What you've got is a system creaking. The question is what are the shocks that it can take? Now, if you look at the world economy, look at it in context. The shocks that we used to see in the 1960s and '70s were oil shocks or labor costs shocks. The shocks we're seeing now, it's a shock to the whole global liquidity structure, the complex, and those little things that are unpredictable. And this is what central banks need to guard against.
So, the whole idea of doing QT, of sucking out this precious liquidity is extremely dangerous. And what they need to do is basically make sure the system has got enough liquidity to operate. And the question is, number one, has the Federal Reserve changed? Now, we originally thought in January, the statements they were making convinced us they probably had, they saw these threats. Okay? And the statements that Powell made were very incisive, I think.
If you look at what's happened since then, and you look at operations within the money markets, what the Fed's doing, they are continuing to suck liquidity out. There was a little bit a blip in late January, February, it's now come down again. Because basically, there are some structural impediments in the system, which means there is a shortage of liquidity because of a general lack of collateral.
But then what you've seen in the last, let's say, three to four months, is a tremendous inflow into markets, that's largely come from cross border investors. Okay? Now, this is very similar to what we saw in early 2016. The so-called Shanghai Accord. A lot of money came into markets, investors went risk on, markets rose for what probably a period of two years, I think, almost uninterrupted, and that was a good time to be risk on. We think this could happen again. You could see enough momentum coming through in this cross-border flows to actually push markets further up.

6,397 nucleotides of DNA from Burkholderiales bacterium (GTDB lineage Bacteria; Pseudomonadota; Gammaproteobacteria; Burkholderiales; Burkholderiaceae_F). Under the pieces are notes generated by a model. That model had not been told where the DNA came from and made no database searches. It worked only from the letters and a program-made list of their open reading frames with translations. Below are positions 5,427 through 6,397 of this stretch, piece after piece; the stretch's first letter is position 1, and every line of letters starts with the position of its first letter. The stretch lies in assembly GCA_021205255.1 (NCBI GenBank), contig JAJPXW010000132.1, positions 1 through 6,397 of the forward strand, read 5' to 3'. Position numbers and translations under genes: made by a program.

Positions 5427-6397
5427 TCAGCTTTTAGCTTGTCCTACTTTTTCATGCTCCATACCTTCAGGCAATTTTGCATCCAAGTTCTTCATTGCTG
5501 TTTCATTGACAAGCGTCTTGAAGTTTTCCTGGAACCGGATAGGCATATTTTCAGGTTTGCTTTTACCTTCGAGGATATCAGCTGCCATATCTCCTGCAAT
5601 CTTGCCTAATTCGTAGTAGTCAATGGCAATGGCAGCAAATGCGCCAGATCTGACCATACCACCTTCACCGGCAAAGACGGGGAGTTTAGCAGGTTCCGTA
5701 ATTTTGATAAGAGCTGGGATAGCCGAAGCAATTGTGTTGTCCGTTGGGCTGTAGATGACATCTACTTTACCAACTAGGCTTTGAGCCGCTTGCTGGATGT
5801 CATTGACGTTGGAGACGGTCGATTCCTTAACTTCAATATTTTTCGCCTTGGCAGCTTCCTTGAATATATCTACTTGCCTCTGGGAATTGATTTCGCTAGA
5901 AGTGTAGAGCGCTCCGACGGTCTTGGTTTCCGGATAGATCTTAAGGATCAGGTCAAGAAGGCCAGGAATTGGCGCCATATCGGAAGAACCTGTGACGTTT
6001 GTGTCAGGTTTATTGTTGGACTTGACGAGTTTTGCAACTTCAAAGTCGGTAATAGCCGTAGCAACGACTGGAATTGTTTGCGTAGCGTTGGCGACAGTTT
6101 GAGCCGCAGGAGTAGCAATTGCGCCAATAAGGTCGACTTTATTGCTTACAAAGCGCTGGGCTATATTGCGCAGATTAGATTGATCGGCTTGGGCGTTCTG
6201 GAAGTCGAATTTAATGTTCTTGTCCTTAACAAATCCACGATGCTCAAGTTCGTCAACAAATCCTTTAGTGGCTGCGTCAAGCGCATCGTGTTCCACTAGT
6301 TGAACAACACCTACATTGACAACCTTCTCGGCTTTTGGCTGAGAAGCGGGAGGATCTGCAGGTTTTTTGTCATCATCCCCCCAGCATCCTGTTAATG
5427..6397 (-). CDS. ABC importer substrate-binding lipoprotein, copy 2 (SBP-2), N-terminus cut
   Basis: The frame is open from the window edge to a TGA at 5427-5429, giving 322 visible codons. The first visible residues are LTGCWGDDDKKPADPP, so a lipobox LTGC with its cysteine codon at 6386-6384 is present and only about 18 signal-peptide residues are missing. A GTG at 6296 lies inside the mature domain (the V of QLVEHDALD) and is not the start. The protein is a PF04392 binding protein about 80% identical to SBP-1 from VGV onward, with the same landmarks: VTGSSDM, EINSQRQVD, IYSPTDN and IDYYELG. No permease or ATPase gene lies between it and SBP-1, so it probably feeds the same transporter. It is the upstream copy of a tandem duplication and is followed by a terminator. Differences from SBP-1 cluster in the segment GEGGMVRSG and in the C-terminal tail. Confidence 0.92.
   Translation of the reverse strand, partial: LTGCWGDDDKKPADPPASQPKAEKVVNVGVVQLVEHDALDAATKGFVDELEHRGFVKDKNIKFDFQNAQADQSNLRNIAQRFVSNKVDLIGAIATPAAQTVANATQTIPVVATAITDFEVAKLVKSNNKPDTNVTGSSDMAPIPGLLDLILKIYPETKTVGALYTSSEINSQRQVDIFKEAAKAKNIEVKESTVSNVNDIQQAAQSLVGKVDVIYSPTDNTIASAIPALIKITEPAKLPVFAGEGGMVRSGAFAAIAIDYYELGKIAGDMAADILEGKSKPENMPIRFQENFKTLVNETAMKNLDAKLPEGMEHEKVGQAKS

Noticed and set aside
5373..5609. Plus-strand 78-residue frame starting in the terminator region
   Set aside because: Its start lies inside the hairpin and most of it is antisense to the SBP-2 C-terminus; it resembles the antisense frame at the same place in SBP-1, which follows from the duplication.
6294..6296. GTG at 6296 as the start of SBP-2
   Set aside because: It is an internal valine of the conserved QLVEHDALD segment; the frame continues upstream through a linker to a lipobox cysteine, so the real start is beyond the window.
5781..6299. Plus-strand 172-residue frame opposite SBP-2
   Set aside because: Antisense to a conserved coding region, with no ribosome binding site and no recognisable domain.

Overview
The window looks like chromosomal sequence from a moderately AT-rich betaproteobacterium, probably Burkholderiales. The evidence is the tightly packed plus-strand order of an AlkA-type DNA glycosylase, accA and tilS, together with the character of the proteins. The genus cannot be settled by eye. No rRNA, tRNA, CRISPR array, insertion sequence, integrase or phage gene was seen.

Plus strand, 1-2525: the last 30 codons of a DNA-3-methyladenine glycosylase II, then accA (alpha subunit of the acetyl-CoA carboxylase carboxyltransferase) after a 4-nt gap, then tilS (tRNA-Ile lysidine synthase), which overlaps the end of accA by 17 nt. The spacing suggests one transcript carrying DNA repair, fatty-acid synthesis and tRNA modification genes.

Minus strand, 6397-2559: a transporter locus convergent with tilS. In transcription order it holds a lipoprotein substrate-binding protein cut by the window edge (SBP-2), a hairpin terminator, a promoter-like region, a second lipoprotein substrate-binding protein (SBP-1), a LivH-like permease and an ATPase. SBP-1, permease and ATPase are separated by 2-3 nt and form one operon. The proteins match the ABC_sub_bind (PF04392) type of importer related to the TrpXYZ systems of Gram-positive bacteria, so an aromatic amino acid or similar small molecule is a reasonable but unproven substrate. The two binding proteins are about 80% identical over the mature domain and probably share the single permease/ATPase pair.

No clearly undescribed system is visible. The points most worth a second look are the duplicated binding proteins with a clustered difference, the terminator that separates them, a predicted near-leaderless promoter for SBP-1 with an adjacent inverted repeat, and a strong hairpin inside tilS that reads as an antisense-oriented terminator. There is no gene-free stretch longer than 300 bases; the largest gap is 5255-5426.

Therefore, our instinct is to say, looking at these indicators, we want to be risk on in this environment. But in the back of our mind, we've got this problem that you've got this potential crevasse in markets like December, when you get a problem. And when you get a problem, markets panic. And you see, we think, an environment where markets broadly drift outputs but very sharp spikes down.
Now, the critical question is- how do you asset allocate in that environment? And the one thing that you need in portfolios, if you are maintaining risk on is number one, to diversify out away from the US market where, particularly the Fang stocks, where most of the big increases have been seen out into markets, like Japan, like China, like probably Britain, which look we think undervalued in this context relative to Wall Street. And you need to have bonds in your portfolio. But particularly what you need is bond convexity.
And bond convexity, which is a wonkish concept I know is basically being able to participate in very big outsized move in the bond market. Now, are you going to get these outside moves? It's entirely possible. Okay, let's not rule this out. And what I would say is, what your viewers need to ask is, why have you got three critical prices, which are out of whack?
The first thing is you've got a negative term premium on the Treasury market. Okay? This is beyond unusual. It's just very, very rare. Okay? You don't see this very often. And turn premia are normally positive than negative. And what that's saying is that basically, people are prepared to own long-dated treasuries at a discount. There's a big demand, excess demand for treasuries.